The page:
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The advancing technology that enables vehicles to complete journeys without human input, crucially, does not yet allow them to do so legally and safely.

The vehicles use sensors to assess the surrounding environment – for example, to detect signs, pedestrians and other vehicles. Radar tracks an object’s direction and speed, cameras view it, and Lidar measures the distance between the vehicle and it. This information is relayed to the car’s computer enabling it to brake or steer appropriately and it must function, without human input, in different environments and in all weather conditions. Currently, the accuracy of the sensor capabilities can be severely affected by external conditions – so guaranteeing all-weather capability throughout the world’s vastly differing environments is a significant issue.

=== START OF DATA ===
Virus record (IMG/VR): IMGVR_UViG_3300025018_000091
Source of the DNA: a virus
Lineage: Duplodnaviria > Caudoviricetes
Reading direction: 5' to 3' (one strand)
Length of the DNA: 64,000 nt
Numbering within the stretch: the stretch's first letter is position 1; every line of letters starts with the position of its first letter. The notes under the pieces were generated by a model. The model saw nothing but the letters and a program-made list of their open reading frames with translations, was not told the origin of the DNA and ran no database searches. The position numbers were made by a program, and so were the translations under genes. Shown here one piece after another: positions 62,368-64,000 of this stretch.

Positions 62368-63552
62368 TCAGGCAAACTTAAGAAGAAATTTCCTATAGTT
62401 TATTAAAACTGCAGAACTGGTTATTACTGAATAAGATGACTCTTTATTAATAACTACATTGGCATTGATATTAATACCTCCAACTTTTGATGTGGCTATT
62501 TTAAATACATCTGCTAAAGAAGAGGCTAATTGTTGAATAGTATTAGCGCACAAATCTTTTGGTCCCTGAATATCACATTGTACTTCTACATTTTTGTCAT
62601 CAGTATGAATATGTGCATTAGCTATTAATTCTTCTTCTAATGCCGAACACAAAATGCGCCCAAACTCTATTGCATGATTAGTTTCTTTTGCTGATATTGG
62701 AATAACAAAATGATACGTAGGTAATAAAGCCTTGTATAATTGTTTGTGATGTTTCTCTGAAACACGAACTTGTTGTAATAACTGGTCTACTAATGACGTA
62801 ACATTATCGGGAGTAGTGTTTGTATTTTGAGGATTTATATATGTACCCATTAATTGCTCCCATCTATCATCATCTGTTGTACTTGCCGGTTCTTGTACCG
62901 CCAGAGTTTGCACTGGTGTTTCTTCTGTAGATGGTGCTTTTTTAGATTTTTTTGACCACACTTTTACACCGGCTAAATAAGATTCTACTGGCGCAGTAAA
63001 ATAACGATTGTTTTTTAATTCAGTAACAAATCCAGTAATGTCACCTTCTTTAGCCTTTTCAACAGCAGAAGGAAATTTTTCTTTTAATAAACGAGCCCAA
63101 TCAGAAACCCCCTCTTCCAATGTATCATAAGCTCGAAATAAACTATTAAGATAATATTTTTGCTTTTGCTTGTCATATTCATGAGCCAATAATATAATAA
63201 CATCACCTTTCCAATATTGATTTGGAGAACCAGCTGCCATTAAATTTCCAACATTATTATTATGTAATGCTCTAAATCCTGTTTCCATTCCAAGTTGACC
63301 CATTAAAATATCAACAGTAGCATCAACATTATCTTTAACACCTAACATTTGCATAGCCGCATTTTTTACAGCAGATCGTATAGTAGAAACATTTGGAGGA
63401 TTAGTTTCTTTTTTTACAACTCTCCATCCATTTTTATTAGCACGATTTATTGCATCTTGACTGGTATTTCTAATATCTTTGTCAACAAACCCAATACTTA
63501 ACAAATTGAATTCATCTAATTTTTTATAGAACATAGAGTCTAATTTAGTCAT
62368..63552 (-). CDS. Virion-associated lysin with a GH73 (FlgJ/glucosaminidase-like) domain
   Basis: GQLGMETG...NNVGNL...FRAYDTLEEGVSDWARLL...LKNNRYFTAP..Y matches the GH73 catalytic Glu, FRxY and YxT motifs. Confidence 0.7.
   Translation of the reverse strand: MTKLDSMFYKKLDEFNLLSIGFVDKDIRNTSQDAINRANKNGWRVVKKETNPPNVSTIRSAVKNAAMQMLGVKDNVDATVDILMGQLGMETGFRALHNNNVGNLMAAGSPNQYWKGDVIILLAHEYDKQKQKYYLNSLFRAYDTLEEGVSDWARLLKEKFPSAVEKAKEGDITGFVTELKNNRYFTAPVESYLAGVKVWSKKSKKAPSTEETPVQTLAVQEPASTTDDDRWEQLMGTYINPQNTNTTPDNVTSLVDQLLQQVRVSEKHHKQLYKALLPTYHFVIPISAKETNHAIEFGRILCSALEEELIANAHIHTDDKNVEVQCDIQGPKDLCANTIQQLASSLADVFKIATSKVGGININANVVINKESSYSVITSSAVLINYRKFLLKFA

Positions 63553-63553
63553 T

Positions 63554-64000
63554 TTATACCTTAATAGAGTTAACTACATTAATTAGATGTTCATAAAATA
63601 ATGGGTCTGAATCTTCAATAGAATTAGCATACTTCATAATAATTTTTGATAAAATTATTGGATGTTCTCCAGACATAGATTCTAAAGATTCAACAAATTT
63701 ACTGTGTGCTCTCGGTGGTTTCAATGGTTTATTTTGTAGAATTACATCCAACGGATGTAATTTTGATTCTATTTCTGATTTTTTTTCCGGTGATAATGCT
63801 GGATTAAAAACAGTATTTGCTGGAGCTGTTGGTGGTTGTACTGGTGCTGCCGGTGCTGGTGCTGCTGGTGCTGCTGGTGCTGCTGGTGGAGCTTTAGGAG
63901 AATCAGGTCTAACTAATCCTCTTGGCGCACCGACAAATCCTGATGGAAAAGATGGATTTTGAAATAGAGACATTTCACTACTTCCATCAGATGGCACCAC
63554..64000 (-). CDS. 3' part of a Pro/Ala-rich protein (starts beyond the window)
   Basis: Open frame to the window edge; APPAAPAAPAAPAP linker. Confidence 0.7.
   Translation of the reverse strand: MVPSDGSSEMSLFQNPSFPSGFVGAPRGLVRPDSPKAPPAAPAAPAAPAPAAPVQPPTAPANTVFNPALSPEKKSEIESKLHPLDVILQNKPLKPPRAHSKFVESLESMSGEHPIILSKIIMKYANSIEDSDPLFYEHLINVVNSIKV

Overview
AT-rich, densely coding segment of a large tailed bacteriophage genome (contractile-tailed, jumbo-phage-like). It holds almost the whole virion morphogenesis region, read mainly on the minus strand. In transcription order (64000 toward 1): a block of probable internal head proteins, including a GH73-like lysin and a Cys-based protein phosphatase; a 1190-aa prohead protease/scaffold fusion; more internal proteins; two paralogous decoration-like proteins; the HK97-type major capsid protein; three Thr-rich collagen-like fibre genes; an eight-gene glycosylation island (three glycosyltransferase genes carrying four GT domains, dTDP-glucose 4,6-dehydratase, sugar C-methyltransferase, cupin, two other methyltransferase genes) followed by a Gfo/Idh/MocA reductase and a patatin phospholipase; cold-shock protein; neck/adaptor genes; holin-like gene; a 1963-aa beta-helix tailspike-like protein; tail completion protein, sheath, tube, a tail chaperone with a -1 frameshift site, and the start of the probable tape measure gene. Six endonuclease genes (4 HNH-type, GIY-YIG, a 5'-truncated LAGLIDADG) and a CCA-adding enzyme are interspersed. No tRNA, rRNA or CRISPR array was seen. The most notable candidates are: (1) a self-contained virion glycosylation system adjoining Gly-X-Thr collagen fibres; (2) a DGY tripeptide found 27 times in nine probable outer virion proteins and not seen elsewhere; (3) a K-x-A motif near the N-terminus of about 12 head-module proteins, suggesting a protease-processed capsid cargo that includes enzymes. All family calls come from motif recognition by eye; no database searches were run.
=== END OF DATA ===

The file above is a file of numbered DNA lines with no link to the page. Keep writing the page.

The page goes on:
AI will be used in most autonomous vehicles to process the data received by the sensors which enable the vehicle to respond accordingly. However, there is no current industry agreement or standardisation of how the AI should be tested, trained, and proved. Once this has been resolved, autonomous cars will continue to learn as they come into contact with new events, and therefore will need updates to software which must not be able to override previous safe behaviours.

Currently, autonomous vehicles are not sufficiently standardised and regulated (though regulations for particular functions such as automated lane-keeping systems are appearing). Obviously, recognised standards and regulations are necessary before self-driving vehicles are allowed on the road.

There is also the question of whether all road users will be comfortable with the adoption of autonomous vehicles so ongoing dialogue may need to include the public in discussion and subsequent decisions. Otherwise, despite its advances, the technology may not be deemed acceptable overall.

The best way forward would appear to be collaboration between all parties in solving these problems if autonomous vehicles are to be approved for the open road.



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